Browning’s ULTIMATE Hunting Flashlight?

Hellcat

Browning released a number of shooting related products at the SHOT Show in January. Among them were a number of flashlights including the Hellcat. Browning labels the Hellcat as the “Ultimate Hunting Flashlight” and equips it with a variety of features and switches that may appeal to you.

As with many tactical flashlights, the activation switch is in the tail cap, requiring an ice pick or similar grip. This switch only controls the on and off function. A slider switch near the head of the light changes what mode the light will be in when it is turned on.

This flashlight is a dual power light, meaning that it can use either a pair of CR123A batteries or a rechargeable 18650 stick. Browning rates the performance for the two power sources differently. Unfortunately, Browning doesn’t include all of the performance specifications on its website or in its catalog. But, what the company has published is:

  • max lumen output on high with CR123A: 610
  • max lumen output on high with 18650: 825
  • beam distance on high with CR123A: 250 yards
  • beam distance on high with 18650: 285 yards
  • runtime on low with either power source: 40 hours

The light is IPX-7 rated (submersible to one meter for 30 minutes) and has been drop tested at one meter per the FL 1 standard.



Richard Johnson

An advocate of gun proliferation zones, Richard is a long time shooter, former cop and internet entrepreneur. Among the many places he calls home is http://www.gunsholstersandgear.com/.


Advertisement

  • iksnilol

    I like that it has a tailcap switch to turn it on and off whilst having a separate switch for modes.

    If they make an AA version I’d presumably get one.

    • Paul White

      I wish more flashlights did that, or just ditched modes. Nothing like having to go through 2 or 3 modes just to turn the damn thing off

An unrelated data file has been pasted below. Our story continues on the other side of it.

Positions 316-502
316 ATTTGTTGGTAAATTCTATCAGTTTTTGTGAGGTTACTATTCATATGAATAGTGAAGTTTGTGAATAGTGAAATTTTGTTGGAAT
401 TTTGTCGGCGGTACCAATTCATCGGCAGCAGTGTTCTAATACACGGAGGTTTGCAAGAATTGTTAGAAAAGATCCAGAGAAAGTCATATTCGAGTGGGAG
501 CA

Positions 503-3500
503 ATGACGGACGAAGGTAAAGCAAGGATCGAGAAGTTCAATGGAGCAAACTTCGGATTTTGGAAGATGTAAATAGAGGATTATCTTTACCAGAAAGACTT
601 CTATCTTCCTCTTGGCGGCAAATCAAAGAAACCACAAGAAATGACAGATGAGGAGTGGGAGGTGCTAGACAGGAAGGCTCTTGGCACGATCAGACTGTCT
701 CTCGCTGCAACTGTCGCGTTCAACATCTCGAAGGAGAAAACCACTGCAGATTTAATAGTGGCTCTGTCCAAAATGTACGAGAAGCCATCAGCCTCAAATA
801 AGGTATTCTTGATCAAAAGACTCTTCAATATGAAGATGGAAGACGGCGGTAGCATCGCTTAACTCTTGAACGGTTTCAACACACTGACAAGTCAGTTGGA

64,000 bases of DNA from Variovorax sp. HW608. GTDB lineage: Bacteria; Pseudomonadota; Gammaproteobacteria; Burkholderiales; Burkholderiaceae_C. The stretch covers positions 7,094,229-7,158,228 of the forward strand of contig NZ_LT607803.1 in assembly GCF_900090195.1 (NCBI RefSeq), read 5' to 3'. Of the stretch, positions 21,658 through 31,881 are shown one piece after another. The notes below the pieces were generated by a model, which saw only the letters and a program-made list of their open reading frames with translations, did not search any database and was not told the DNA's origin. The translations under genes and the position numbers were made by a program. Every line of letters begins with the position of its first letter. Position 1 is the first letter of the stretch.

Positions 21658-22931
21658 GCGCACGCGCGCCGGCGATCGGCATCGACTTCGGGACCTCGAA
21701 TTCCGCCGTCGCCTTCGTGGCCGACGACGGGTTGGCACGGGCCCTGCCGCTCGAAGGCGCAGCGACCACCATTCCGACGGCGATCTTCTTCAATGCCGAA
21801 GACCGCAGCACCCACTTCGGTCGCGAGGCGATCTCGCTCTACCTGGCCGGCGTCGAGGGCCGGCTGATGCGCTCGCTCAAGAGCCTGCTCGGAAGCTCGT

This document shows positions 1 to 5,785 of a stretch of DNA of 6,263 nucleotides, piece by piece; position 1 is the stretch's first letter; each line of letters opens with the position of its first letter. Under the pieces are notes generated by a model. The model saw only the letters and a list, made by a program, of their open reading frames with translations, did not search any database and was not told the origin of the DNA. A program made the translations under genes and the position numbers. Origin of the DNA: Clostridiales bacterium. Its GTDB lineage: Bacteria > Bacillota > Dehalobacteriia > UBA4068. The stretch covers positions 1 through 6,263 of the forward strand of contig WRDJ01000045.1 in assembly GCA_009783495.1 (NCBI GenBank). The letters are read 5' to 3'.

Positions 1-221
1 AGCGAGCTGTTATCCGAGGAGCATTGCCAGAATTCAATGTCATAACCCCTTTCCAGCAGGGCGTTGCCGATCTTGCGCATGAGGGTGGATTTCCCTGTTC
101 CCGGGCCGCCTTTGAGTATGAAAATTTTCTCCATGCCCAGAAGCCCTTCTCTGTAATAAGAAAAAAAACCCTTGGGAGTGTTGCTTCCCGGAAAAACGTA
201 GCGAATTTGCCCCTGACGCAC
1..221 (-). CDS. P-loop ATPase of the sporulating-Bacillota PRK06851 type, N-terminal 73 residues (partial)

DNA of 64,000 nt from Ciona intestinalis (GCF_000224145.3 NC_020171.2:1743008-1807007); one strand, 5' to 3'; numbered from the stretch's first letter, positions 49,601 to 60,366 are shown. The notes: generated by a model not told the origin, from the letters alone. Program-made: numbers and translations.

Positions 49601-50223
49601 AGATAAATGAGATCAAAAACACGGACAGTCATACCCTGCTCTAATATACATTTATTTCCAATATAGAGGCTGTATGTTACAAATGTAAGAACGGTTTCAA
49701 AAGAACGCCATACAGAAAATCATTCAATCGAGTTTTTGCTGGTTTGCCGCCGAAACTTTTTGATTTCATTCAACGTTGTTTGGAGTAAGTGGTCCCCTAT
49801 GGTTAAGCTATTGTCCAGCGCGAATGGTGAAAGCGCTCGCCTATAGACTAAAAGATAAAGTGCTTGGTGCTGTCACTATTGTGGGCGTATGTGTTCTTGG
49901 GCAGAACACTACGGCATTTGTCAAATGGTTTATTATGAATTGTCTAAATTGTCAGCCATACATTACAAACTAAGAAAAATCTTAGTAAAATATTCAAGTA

• iksnilol

        “you want to turn off the light? Here, first go through bright and blindingly bright modes.”

    • Don Ward

      *click* On.
      *click* On bright.
      *click* On really bright
      *click* On really bright, so bright that you shouldn’t point it at any airport bright*
      *click* Flashy bright.
      *click* Flashy S.O.S. Morse code bright.
      *click* Flashy bright gay techno dance club strobe bright.
      *click* Flashy instant seizure enducing strobe bright.
      *click* Off

      *Red light blinks indicating the batteries are now expired*

  • Rick O’Shay

    What does it offer that a Nitecore Chameleon CG6 doesn’t? Does it have a pressure switch to allow for mounting to rifles? At this point, I’m not ready to say I’m impressed. The toggle switch is nice, but I’m not convinced it’s better than other setups.

    • derpmaster

      Big brand marketing and most likely placement in Cabela’s, Gander Mtn, Basspro, etc.

      I’d bet a fair bit of money that Browning makes 5-10x as much on clothing and accessories than they do on guns. They have really become a go to brand and people are guaranteed to buy this stuff due to the perceived quality of the brand.

  • Phil Hsueh

    Any word on MSRP?

    • Rick O’Shay

      $110

  • Don Ward

    How’s this a hunting flashlight? It’s not nearly hefty enough to bludgeon an animal to death with it.

    • Edeco

      One has to deliver a sharp, precise bonk to the CNS.

  • Bierstadt54

    Typical hyperbole. If I think of a perfect deer hunting flashlight, it most certainly has blood tracker technology built in. I like the features, but it is not an “ultimate” anything. At least they went with 18650 batteries. For anyone who is not familiar with them, they are just about the perfect battery for a flashlight.

    • Rick O’Shay

      The blood tracking aspect was something I was specifically looking for, and fail to see mentioned. I’m going to assume it doesn’t have it, or that part would have figured in more prominently in the advertising. Which is exactly what this post is. Since it’s fairly safe to assume it doesn’t have it, I wouldn’t consider it a “hunting” flashlight at all.

  • derfelcadarn

    Yes, every new product is always the “ultimate” , that is until next year and more profit needs to be recognized. I have no issue with profits, only with the tedium of the hype.